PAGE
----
Thermal Expansion - A measure of the degree of increase in dimensions when an object is heated. This can be measured by an increase in length, area or volume. The expansivity can be measured as the fractional increase in dimension per Kelvin increase in temperature.
Hardness - The resistance a material offers to penetration or scratching.
Some of the properties are relevant to only one materials group eg. food, while others can be applied to more than one. Although these properties activate peoples’ senses, responses to them vary from one individual to another and they are difficult to quantify scientifically, unlike the other properties
Metals are often described as positively charged nuclei in a sea of electrons. The outer electrons of the metal atom nuclei are free and can flow through the crystalline structure. The bonding is caused by attraction between the positively charged metallic atom nuclei and the negatively charged cloud of free electrons.
grain size can be controlled and modified by the rate of cooling of the molten metal, or by heat treatment after solidification.
Reheating a solid metal or alloy allows material to diffuse between neighboring grains and the grain structure to change. Slow cooling allows larger grains to form; rapid cooling produces smaller grains. Directional properties in the structure may be achieved by selectively cooling one area of the solid.
Smaller grain means harder material (but more brittle)
the tensile strength of a metal is increased by alloying (due to the internal structure with different sized atoms)
The presence of "foreign" atoms in the crystalline structure of the metal interferes with the movement of atoms in the structure during plastic deformation. This means that the alloy will be less malleable or ductile than the parent metals.
Superalloys can be based on iron, cobalt or nickel. Nickel-based superalloys are particularly resistant to temperature and are appropriate materials for use in aircraft engines and other applications that require high performance at high temperatures, for example, rocket engines, chemical plants.
In a covalent bond the outer electrons of some atoms come close enough to overlap and are shared between the nuclei, forming a covalent bond. Each pair of electrons is called a covalent bond. Covalent bonds are strong bonds and examples of primary bonds (as are metallic and ionic bonds).
Creep is the plastic deformation of a material that is subjected to a stress below its yield stress when that material is at a high homologous temperature. Homologous temperature refers to the ratio of a materials temperature to its melting temperature. The homologous temperatures involved in creep processes are greater than 1/3.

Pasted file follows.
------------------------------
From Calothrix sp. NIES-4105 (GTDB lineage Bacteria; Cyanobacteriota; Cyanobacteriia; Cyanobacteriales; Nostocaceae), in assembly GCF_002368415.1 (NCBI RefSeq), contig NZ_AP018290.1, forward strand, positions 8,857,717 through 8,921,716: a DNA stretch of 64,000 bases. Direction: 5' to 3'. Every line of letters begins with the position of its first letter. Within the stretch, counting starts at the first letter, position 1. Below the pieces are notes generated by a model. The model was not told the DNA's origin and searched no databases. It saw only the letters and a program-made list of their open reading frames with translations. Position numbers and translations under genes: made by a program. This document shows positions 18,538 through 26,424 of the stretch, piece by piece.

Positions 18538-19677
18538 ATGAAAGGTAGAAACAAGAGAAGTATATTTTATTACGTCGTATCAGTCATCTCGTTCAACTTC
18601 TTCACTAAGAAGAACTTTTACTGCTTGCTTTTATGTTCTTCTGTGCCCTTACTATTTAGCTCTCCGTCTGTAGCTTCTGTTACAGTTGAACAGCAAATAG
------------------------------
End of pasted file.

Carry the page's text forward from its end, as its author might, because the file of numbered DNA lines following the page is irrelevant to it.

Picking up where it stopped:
Cotton grows in warm sub tropical climates and is mostly grown in the U.S., the Soviet Union, the Peoples Republic of China, and India. Other leading cotton growing countries are Brazil, Pakistan, and Turkey.
In this country the major cotton producing states are Alabama, Arizona, Arkansas, California, Georgia, Louisiana, Mississippi, Missouri, New Mexico, North Carolina, Oklahoma, South Carolina, Tennessee, and Texas.
Smart Materials have one or more properties that can be dramatically altered, for example, viscosity, volume, conductivity. The property that can be altered influences the application of the smart material.
Smart materials include piezoelectric materials, magneto-rheostatic materials, electro-rheostatic materials, and shape memory alloys. Some everyday items are already incorporating smart materials (coffee pots, cars, the International Space Station, eye-glasses), and the number of applications for them is growing steadily.
Piezoelectric materials can be used to measure the force of an impact, for example, in the airbag sensor on a car. The material senses the force of an impact on the car and sends an electric charge to activate the airbag.
electro-rheostatic and magneto-rheostatic materials.
Electro-rheostatic (ER) and magneto-rheostatic (MR) materials are fluids that can undergo dramatic changes in their viscosity. They can change from a thick fluid to a solid in a fraction of a second when exposed to a magnetic (for MR materials) or electric (for ER materials) field, and the effect is reversed when the field is removed.
SMAs are metals that exhibit pseudo-elasticity and shape memory effect due to rearrangement of the molecules in the material. Pseudo-elasticity occurs without a change in temperature. The load on the SMA causes molecular rearrangement, which reverses when the load is decreased and the material springs back to its original shape. The shape memory effect allows severe deformation of a material, which can then be returned to its original shape by heating it. Click
Applications for pseudo-elasticity include eye-glasses frames, medical tools and antennas for mobile phones. One application of shape memory effect is for robotic limbs (hands, arms and legs). It is difficult to replicate even simple movements of the human body, for example, the gripping force required to handle different objects (eggs, pens, tools). SMAs are strong and compact and can be used to create smooth lifelike movements. Computer control of timing and size of an electric current running through the SMA can control the movement of an artificial joint. Other design challenges for artificial joints include development of computer software to control artificial muscle systems, being able to create large enough movements and replicating the speed and accuracy of human reflexes.